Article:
EXCITABLE newspaper headlines continued to suggest until quite recently that the taoiseach’s political difficulties were deepening. He’d simply have to resign, it was suggested, because he had failed to explain credibly how up to â‚¬300,000 washed through his personal finances in the mid-1990s.
Throughout, Bertie Ahern stuck rigidly to the message he has delivered ever since this story first broke a year ago: “it was all because of my marital separation”.
On the face of it, Ahern’s claim that inordinate amounts of cash moved in and out his and Celia Larkin’s bank accounts due to his separation makes no sense whatsoever. Marital breakdown generally results not in riches but in impoverishment – to such an extent that many people stay in miserable marriages because they can’t afford to leave them. Let me be clear: I don’t know anyone who truly believes that Ahern took money from businessmen as bribes. All the Mahon tribunal has shown is that Ahern got his hands on considerable amounts of cash in 1994-95. One assumes that if they were able to link this money to Owen O’Callaghan, we’d have heard about it by now. So Ahern is most likely innocent of Tom Gilmartin’s charge that the source of his money was the Cork-based shopping centre magnate and the payments were linked to the construction of Liffey Valley shopping centre.
Nevertheless it is the function of the tribunal, which the taoiseach incorrectly claims credit for establishing, to investigate all apparently relevant claims made to it. Ahern, despite his complaints, has not been singled out. He is simply one of a series of people being investigated because others, from perjurist Frank Dunlop to possible fantasist Gilmartin, named names. What distinguishes Ahern is his difficulty in coming up with a credible explanation for the source of Â£50,000 here and what looks like $45,000 there. That he dealt so extensively in cash is an added embarrassment, given that he was then minister for finance and is a trained accountant.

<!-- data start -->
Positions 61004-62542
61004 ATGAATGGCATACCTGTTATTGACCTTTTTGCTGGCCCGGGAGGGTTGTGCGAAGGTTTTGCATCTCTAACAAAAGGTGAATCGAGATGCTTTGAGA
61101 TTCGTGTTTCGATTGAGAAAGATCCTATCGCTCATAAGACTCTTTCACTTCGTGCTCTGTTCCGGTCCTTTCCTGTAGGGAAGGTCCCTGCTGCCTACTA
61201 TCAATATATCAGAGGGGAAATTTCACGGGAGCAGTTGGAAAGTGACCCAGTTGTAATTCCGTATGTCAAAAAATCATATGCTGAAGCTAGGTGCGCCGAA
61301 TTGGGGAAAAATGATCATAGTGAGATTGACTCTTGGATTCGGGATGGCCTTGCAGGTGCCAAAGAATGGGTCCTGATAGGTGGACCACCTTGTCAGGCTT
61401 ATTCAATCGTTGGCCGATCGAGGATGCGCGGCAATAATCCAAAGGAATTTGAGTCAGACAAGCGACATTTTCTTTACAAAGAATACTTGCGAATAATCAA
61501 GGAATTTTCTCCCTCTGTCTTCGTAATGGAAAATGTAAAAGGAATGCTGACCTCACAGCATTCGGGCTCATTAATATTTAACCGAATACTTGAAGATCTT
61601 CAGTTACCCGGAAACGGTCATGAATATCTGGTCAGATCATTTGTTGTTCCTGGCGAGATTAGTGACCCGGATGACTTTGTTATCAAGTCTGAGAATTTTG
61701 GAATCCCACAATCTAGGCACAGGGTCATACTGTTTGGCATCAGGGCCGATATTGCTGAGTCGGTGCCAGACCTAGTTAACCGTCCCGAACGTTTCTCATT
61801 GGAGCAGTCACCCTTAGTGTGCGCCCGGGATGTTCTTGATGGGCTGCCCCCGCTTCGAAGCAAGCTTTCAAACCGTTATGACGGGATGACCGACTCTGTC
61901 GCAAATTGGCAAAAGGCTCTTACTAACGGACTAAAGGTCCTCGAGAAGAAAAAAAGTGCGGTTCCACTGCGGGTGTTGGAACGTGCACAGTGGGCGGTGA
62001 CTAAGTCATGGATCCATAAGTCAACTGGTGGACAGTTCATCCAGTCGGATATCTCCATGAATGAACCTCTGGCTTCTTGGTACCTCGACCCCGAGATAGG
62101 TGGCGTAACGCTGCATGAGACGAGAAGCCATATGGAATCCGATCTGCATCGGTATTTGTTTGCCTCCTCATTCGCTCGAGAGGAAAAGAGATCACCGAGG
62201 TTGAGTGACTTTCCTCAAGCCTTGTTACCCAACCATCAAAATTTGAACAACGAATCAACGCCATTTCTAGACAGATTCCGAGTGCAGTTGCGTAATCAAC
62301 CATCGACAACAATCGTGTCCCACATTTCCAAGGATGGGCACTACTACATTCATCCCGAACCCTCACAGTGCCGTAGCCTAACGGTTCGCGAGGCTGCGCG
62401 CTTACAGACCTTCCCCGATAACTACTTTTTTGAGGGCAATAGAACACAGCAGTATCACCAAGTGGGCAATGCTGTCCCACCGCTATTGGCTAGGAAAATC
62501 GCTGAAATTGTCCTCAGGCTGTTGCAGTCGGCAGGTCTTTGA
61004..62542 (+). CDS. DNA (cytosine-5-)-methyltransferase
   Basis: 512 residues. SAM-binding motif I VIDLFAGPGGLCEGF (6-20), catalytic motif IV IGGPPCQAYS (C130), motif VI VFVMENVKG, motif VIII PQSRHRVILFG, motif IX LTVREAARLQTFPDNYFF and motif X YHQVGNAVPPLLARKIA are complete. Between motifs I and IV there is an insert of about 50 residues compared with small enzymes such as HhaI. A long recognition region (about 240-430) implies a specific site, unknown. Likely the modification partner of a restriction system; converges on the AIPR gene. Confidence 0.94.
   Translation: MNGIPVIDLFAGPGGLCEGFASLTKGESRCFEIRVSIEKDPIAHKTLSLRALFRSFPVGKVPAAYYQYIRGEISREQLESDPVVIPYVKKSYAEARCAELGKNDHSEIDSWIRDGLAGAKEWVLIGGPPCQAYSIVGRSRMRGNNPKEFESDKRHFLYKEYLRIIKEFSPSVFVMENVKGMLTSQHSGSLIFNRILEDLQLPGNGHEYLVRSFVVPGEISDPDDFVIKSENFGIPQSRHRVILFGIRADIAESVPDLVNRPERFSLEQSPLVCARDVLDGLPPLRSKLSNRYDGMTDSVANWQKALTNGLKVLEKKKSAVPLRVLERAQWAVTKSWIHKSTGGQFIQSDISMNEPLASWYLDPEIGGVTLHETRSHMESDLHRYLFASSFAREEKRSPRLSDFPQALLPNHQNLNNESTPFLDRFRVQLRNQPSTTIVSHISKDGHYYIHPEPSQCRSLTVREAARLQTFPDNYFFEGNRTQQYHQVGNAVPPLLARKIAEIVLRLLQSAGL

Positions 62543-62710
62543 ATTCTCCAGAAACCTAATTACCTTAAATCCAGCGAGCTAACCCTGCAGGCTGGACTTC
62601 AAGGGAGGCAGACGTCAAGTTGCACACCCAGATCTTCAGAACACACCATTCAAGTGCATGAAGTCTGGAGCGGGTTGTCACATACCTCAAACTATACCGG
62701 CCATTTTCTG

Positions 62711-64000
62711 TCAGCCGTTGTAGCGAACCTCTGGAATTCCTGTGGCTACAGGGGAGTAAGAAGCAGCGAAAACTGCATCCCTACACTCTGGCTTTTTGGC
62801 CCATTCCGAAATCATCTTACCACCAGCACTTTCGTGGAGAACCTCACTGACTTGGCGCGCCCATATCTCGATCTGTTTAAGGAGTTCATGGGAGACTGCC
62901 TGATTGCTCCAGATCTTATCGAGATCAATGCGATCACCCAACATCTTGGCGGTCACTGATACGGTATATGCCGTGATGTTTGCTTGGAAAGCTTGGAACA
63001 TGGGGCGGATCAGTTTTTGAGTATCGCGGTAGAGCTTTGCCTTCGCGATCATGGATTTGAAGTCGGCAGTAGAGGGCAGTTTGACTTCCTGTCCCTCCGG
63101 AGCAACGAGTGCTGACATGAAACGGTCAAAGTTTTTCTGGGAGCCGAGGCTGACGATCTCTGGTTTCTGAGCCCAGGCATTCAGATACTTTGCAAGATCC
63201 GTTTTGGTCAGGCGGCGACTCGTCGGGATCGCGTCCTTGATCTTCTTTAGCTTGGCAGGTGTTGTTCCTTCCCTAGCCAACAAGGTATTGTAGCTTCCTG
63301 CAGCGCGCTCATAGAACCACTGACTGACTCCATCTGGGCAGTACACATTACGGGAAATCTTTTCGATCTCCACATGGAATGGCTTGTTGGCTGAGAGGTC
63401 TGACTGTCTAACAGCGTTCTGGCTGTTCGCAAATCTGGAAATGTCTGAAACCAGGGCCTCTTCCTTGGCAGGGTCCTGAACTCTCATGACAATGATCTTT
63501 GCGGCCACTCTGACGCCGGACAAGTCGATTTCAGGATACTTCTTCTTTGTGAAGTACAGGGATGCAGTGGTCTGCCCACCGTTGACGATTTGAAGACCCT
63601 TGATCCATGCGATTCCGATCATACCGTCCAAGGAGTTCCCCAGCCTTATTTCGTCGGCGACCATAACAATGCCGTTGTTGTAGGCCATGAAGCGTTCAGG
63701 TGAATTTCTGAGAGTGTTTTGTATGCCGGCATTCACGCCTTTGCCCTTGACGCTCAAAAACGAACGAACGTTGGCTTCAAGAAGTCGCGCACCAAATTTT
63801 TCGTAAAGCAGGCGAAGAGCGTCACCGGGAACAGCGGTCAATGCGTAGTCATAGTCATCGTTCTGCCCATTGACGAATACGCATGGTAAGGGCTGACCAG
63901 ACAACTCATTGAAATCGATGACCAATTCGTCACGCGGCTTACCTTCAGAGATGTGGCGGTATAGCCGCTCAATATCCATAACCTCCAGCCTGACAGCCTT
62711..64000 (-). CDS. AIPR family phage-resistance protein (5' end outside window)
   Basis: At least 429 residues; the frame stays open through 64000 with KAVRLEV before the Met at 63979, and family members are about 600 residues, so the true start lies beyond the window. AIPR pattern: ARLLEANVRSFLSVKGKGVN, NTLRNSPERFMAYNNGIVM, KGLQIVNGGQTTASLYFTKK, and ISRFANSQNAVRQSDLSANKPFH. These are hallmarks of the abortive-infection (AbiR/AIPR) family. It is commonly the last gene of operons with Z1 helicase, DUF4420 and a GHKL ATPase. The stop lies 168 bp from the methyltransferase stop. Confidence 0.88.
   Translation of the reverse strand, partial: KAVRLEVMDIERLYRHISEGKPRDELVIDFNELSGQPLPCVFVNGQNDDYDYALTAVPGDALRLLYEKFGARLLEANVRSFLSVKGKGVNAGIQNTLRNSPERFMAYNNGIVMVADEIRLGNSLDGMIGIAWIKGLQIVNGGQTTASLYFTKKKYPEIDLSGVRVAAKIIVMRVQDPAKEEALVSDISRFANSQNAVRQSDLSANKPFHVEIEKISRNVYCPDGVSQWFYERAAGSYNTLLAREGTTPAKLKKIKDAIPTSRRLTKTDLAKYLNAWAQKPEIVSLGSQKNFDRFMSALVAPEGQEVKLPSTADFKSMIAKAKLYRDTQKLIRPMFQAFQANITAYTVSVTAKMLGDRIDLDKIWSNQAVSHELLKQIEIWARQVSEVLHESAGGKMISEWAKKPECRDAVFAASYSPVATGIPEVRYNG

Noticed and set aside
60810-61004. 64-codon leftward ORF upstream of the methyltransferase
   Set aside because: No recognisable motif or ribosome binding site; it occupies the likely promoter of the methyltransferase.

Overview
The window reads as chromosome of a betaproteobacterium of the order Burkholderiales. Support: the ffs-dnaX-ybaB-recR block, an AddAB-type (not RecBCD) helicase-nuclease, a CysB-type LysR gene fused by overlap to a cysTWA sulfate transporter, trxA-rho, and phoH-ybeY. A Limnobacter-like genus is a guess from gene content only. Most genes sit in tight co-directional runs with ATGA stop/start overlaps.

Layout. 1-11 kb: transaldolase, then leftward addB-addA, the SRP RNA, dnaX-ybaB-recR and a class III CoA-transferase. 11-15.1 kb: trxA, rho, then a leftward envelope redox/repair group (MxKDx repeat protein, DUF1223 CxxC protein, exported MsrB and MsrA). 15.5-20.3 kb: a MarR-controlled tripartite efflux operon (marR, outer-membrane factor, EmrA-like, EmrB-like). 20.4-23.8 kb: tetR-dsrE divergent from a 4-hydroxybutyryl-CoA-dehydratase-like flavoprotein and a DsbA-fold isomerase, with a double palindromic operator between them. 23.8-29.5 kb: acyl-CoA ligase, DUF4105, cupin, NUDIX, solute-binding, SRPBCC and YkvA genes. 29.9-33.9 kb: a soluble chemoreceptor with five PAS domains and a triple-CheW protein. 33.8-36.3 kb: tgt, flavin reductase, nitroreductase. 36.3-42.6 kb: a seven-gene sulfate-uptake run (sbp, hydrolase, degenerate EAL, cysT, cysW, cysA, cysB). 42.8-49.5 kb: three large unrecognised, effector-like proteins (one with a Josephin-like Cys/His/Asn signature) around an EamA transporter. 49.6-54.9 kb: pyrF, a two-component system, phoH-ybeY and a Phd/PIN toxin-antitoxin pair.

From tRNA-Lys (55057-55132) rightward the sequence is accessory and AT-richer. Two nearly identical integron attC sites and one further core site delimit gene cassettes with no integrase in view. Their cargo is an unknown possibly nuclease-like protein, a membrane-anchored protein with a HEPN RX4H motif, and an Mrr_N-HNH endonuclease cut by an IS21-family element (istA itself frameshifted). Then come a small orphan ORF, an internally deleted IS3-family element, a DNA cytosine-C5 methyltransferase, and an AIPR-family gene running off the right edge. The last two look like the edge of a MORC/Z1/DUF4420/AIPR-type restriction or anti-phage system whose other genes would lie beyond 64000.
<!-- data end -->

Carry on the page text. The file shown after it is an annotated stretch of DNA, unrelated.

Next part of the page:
So how to make sense of his story? Why would anyone eschew the regularity of a bank account and do business in cash? Well, people usually deal in cash in order to conceal their income, and for one of three reasons: corruption, tax evasion, or ex-wives who can only take half of what they know to exist.
I share the general disbelief that Ahern is guilty of corruption. The “dig-outs” he received were inappropriate for someone in high office, but don’t necessarily translate into bribery. The Revenue could be a bigger problem for Ahern. His admission that he got dig-outs which he tried but failed to repay has already prompted a phone call from tax officials and money has been paid “on account”. The onus may eventually be on Ahern to prove that he really managed to save Â£50,000 while on a ministerial salary. Anyone who has experienced an income-tax audit will wince at the forensic examination Ahern can expect when those boys come to visit. If he failed to declare income, the interest and penalties imposed could necessitate another dig-out.
But I’m not convinced tax evasion was his aim. Ahern is most likely telling the truth when he claims his irregular financial and property dealings in 1994-95 were the result of his separation.